March 27, 2022
Draconian provisions in the Development of Informal Settlements Bill an example of “Corrupt law”
National Federation Party Leader Professor Biman Prasad has described the provisions in the Development of Informal Settlements Bill as “draconian and an example of corrupt law pushed through parliament by the Fiji First government under parliamentary Standing Order 51”.
He said the Bill’s intent was basically forcible eviction of tenants in informal settlements as well as imposing hefty fines and imprisonment terms if they refused to relocate from the settlements just because government had a development lease on them.
Professor Prasad said the Bill was part of 18 consequential legislations lumped together with the Revised 2021-22 Budget by the Attorney-General and Minister for Economy Aiyaz Sayed-Khaiyum and passed by Parliament late last Friday night together with the Budget”.
“Members of Parliament had 20 minutes each to scrutinise both the Budget and the Bills. A vast majority of MPs were under the impression that like before the Bills would be debated together separate from the Budget”.
The NFP Leader said he managed to briefly speak on two Bills, namely the Development of Informal Settlements and Citizenship Bills and pointed out the draconian provisions.
He said this Bill was not in any way a consequential legislation giving effect to budgetary provisions but was a substantive legislation that required extensive consultation”.
Professor Prasad said in parliament there should be clarification on the clauses of the Bill defining the developer, the lessee and why the need to impose hefty fines and jail terms for informal tenants breaching the bill.
He said the Bill, which is now an Act, empowers the lessee and the developer to compulsorily relocate informal tenants whose homes are likely to obstruct development or construction of infrastructure such as roads, power lines, water pipes and sewer lines”.
“Under the Act, if tenants refuse or unable to relocate themselves to other areas apparently selected for them by government, their homes will be demolished and they can be liable to a fine not exceeding $20,000 or imprisonment for a term not exceeding ten years or both”.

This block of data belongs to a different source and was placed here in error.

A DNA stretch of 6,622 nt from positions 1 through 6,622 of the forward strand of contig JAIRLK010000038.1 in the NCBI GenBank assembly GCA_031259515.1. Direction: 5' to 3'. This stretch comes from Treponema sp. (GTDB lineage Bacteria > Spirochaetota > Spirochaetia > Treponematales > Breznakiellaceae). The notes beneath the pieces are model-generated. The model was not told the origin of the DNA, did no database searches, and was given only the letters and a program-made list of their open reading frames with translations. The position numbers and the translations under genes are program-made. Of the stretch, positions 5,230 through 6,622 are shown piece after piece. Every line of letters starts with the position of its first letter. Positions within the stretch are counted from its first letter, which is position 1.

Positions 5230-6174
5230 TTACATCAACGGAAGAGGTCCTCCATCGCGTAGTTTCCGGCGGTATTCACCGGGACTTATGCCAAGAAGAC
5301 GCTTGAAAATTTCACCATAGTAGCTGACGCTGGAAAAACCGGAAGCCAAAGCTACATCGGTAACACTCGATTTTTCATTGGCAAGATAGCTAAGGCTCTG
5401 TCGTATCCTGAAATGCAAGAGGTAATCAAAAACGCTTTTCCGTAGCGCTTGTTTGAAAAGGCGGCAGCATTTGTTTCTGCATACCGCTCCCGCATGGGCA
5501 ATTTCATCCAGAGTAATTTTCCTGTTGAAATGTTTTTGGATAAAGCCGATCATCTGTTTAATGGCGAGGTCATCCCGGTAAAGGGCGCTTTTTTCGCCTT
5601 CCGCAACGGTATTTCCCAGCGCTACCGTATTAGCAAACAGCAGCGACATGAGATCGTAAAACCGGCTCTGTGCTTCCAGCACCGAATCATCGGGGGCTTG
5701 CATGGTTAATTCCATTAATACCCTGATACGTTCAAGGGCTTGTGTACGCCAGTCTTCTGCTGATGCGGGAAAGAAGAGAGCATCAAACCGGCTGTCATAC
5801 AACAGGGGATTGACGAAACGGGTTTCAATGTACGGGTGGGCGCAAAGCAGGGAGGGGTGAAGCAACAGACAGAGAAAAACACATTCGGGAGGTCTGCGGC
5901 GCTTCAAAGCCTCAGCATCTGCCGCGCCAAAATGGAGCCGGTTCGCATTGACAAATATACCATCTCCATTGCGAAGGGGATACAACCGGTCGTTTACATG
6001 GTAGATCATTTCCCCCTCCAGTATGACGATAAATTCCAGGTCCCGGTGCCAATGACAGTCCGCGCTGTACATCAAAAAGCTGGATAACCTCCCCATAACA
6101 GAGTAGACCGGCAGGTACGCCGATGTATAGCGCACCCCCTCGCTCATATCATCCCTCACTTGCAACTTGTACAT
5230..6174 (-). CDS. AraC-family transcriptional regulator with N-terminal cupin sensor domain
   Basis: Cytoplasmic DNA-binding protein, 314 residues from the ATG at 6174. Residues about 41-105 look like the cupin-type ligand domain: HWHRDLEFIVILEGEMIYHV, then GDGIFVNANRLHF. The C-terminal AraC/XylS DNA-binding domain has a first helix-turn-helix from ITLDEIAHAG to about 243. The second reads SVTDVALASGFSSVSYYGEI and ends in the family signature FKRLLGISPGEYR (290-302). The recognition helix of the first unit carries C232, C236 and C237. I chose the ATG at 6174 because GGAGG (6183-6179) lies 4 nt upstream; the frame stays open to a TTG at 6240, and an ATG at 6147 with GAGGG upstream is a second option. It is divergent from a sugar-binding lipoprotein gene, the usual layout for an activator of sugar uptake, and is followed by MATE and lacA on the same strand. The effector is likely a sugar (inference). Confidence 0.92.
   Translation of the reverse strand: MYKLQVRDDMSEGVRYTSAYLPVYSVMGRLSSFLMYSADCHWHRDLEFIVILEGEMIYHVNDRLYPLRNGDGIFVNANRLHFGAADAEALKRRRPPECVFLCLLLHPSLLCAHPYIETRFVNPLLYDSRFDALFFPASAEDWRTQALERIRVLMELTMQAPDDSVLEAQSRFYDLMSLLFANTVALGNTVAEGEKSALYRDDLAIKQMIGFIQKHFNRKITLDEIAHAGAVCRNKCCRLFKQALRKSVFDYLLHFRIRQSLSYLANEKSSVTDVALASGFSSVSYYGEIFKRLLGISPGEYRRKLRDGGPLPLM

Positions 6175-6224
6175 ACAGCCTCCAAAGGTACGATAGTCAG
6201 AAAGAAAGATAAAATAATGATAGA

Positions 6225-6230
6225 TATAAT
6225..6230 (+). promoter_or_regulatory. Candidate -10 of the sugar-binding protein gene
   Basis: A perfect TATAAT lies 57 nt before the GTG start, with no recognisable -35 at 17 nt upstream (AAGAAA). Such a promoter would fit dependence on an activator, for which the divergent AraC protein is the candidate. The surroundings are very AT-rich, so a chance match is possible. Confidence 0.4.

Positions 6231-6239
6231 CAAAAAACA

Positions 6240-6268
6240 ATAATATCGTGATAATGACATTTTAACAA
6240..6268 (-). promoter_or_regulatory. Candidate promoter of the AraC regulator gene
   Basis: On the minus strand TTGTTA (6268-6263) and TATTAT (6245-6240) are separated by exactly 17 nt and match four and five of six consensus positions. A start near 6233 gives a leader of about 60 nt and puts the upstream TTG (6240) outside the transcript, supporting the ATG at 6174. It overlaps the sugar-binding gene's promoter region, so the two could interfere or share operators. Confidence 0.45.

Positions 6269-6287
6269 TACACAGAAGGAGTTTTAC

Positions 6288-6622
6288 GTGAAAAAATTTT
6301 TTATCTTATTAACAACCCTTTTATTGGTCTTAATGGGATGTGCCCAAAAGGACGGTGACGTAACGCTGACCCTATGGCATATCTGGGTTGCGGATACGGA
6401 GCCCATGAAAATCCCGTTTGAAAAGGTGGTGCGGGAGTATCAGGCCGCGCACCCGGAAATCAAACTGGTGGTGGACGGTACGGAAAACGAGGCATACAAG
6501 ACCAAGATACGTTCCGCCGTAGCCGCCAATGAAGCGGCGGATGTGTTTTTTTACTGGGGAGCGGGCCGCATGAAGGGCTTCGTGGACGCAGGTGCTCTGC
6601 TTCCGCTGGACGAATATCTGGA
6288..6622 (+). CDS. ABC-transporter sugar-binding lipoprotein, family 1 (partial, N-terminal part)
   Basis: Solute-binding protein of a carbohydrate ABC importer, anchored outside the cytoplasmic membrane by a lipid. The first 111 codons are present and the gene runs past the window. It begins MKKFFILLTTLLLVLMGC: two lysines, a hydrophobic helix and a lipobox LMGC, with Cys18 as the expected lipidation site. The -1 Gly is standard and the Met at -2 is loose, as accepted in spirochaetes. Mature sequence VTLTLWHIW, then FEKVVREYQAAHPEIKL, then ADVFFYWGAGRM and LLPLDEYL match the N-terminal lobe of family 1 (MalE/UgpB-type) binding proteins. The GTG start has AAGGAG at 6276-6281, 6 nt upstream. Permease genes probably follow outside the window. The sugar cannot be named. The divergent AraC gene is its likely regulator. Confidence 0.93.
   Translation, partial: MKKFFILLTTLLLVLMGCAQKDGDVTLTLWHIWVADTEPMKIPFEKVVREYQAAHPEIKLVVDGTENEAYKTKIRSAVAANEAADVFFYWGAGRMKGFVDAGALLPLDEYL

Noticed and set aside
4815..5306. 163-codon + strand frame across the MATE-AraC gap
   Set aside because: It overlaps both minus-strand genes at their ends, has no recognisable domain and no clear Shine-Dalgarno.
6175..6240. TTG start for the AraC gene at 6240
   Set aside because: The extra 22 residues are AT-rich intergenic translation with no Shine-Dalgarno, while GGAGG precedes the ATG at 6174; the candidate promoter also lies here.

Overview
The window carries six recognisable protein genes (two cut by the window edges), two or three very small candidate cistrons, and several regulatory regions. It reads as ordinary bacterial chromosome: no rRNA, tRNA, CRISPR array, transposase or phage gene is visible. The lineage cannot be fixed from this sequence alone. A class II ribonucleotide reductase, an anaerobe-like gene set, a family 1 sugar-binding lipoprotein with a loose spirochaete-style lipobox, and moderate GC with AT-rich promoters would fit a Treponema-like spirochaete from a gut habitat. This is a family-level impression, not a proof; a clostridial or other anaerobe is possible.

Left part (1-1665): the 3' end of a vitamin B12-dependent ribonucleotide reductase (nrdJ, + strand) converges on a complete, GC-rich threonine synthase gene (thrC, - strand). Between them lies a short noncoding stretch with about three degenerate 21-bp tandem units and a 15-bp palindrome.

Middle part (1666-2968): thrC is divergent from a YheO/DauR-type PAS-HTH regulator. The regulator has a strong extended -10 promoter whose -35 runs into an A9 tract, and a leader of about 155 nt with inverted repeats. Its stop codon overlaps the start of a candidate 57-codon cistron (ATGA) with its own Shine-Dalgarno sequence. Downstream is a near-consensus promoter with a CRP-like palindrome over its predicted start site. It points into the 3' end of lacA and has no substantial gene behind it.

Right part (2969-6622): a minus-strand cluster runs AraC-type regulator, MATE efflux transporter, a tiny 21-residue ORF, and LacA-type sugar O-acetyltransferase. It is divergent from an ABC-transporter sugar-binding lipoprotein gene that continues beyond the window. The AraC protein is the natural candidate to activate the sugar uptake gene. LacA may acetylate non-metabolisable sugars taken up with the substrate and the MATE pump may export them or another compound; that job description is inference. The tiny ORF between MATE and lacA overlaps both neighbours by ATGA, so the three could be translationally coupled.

“In the case of a body corporate, which presumably could be a business operating in an informal settlement, the fine is $100,000.”
“How does government expect tenants of any informal settlement to relocate themselves when they are struggling to meet daily needs? It’s a costly affair to demolish one’s home and rebuild on an alternative site, unless of course government has alternative accommodation ready for them, which it clearly doesn’t”.
“The Act defines the lessee as the Minister responsible for Housing and Community Development or the Director of Lands”.
“The Minister for Housing and Community Development is Aiyaz Sayed-Khaiyum, who is also the Attorney-General and Minister for Economy. He was given this portfolio following the last Cabinet reshuffle in August 2021. “
“Interestingly, the Department of Town and Country Planning, traditionally reporting to the Ministry of Local Government, was shifted under Ministry of Trade and Tourism”.
“The Bill tabled in parliament stated that the Ministry of Housing and Community Development has acquired 40 development leases. But there is no information whatsoever on where these developments will be, how many informal settlements fall within these leases or the number of tenants to be displaced”.
“The NFP pointed out in parliament thrice before of government’s deviousness in bringing legislation to parliament and for it to act as merely a rubber-stamp under Standing Order 51 just to benefit someone”.
“This kind of lawmaking where government rides roughshod over the mandate of people and tramples parliamentary democracy produces a corrupt law”.
“And this latest Act is the latest example of government’s shenanigans where the victims will be the one of the poorest and most vulnerable segment of our population”.